The Other Podcast

Stacy McCain and I will be at our microphones at 7 pm ET this evening with a special two-hour edition of The Other Podcast. The program started at CPAC in 2018, and we will be doing this third anniversary show from the conference.

Give us a call at (646) 668-2541 and join in the fun.

Likely topics include CPAC, Fake Russian Collusion, South Carolina, and Crazy People Are Dangerous™.

Team Kimberlin Post of the Day

An important reason for the failure of all of the legal actions filled by Team Kimberlin during their campaign of lawfare was their gross misunderstanding of the law—as this Prevarication Du Jour from four years ago today reveals.

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The Cabin Boy™ has tweeted this—Cheddar201602281636ZThe Gentle Reader who has been following Schmalfeldt’s career of cyberfoolishness will not be surprised to find that the Cabin Boy™ is wrong. Here’s the EFF’s take on the Communications Decency Act—

Section 230 says that “No provider or user of an interactive computer service shall be treated as the publisher or speaker of any information provided by another information content provider” (47 U.S.C. § 230). In other words, online intermediaries that host or republish speech are protected against a range of laws that might otherwise be used to hold them legally responsible for what others say and do. The protected intermediaries include not only regular Internet Service Providers (ISPs), but also a range of “interactive computer service providers,” including basically any online service that publishes third-party content.

CDA 230: The Most Important Law Protecting Internet Speech

Here’s what the General Counsel of Automattic, the company that owns WordPress.Com has to say about the value of 47 U.S.C. § 230’s protection afforded to publishers of third-party speech on the Internet—

I think to the extent that it protects speech, you can’t get much more expansive. I think the concept of no third-party liability is good.

You can find that and more concerning WordPress and the Communications Decency act here.

Here’s what the Seventh Circuit Court of Appeals thinks—

What §230(c)(1) says is that an online information system must not “be treated as the publisher or speaker of any information provided by” someone else.

Chicago Lawyers’ Committee for Civil Rights Under Law v. Craigslist, 519 F.3d 666, 671 (7th Cir. 2008).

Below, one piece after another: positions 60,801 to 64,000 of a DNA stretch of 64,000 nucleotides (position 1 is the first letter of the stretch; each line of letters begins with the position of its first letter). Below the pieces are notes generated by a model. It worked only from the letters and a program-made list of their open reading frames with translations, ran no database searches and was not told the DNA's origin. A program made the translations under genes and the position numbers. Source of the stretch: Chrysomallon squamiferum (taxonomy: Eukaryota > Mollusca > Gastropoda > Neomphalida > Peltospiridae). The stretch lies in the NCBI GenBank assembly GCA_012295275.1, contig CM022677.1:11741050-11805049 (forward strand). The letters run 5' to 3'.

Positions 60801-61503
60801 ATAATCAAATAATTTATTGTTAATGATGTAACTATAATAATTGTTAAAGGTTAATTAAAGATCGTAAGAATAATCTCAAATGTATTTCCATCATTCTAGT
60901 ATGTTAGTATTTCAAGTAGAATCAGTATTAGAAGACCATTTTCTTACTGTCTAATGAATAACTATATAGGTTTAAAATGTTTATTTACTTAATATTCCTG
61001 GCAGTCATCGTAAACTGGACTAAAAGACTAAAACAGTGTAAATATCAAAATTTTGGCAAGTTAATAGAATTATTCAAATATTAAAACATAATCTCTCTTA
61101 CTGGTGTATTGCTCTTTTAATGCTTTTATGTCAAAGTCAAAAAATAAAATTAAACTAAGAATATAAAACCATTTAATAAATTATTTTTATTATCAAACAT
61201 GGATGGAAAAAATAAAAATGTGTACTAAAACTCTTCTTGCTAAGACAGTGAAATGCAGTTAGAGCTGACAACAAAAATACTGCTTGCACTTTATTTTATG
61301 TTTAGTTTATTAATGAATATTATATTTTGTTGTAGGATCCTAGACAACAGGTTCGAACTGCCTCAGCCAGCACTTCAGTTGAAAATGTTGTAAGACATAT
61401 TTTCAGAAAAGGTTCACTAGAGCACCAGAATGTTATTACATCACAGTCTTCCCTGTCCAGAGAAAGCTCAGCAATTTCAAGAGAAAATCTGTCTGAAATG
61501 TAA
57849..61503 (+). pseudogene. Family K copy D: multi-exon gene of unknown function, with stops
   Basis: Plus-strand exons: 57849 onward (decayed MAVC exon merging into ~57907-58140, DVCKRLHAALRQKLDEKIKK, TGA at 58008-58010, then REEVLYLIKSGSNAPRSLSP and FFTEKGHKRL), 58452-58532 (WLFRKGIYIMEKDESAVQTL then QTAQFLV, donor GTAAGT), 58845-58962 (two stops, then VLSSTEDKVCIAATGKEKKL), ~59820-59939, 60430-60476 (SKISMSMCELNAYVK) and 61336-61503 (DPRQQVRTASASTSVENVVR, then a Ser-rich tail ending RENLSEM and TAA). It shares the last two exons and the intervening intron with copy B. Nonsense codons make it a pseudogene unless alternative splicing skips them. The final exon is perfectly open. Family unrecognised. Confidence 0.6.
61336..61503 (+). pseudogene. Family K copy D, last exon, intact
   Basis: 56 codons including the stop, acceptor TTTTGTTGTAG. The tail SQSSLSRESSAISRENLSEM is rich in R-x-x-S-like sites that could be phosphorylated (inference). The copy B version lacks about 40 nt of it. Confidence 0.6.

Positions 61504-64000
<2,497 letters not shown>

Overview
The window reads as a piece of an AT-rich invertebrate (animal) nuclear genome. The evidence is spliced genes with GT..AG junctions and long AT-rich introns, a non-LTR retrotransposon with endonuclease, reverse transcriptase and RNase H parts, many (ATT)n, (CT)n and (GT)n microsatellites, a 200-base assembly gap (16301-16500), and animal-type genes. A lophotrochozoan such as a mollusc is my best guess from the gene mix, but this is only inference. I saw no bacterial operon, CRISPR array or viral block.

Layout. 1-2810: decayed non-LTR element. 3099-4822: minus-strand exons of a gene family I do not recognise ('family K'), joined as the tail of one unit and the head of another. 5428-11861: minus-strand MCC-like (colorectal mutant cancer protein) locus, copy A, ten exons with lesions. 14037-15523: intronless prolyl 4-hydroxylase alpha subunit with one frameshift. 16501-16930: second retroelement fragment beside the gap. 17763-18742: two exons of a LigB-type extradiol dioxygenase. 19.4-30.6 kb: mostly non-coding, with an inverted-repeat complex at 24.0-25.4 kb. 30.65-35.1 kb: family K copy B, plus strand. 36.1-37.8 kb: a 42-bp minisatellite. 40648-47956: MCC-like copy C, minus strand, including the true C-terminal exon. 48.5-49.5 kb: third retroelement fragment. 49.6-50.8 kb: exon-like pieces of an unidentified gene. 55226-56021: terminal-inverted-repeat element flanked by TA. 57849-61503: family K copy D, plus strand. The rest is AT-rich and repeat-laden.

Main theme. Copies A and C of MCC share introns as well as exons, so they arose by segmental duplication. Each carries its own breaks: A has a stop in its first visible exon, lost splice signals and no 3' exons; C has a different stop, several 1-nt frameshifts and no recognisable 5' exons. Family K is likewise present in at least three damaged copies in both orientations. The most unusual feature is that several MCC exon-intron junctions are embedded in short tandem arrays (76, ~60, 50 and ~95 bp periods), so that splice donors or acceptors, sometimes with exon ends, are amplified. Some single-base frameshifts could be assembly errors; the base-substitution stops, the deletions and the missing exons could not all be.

No, the EFF and agree with me. So do lots of federal courts, including the Seventh Circuit Court of Appeals (Wisconsin is in the Seventh Circuit). Of course, the Cabin Boy’s™ misunderstanding of the Communications Decency Act has been pointed out to him before, but he continues to insist that his interpretation overrides the case law. It’s that sort of pigheadedness that will make his loss in LOLsuit VI: The Undiscovered Krendler so expensive.

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BTW, I originally considered titling that post as a Legal LULZ Du Jour, but on second thought it seemed that after so many losses that even Schmalfeldt would understand the protection § 230 offers and that he was now simply lying.

CPAC Registration

At previous CPACs, I’ve had to stand in line for up to 15 or 20 minutes to get to the registration counter. This year I stood in line for over a half-hour and had moved less than a quarter of the way up the line for paid attendees.

I’ve also applied a media pass, but the media center isn’t open yet, so I’ve adjourned to the Lobby Bar in the convention center hotel to wait.

More later ..

UPDATE—I waited for the lines to die down, and I now have my CPAC regular registration badge and my media credentials.

CPAC Ahead

CPAC (the Conservative Political Action Conference) gets underway later this week down in National Harbor, Maryland, just across the river from DC. Wednesday night will be a series of social gatherings during which I’ll meet up with old friends. On Thursday and Friday, I’ll be making there rounds and interviewing people. On Saturday night, my podcasting partner and I will originate a special two hour long edition of The Other Podcast from CPAC as the opening episode for Season Three.

Stay tuned.